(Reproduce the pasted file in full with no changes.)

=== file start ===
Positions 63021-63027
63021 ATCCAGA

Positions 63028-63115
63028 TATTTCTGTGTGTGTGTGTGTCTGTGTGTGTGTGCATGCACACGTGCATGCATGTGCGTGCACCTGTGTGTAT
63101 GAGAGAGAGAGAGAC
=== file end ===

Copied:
Positions 63021-63027
63021 ATCCAGA

Positions 63028-63115
63028 TATTTCTGTGTGTGTGTGTGTCTGTGTGTGTGTGCATGCACACGTGCATGCATGTGCGTGCACCTGTGTGTAT
63101 GAGAGAGAGAGAGAC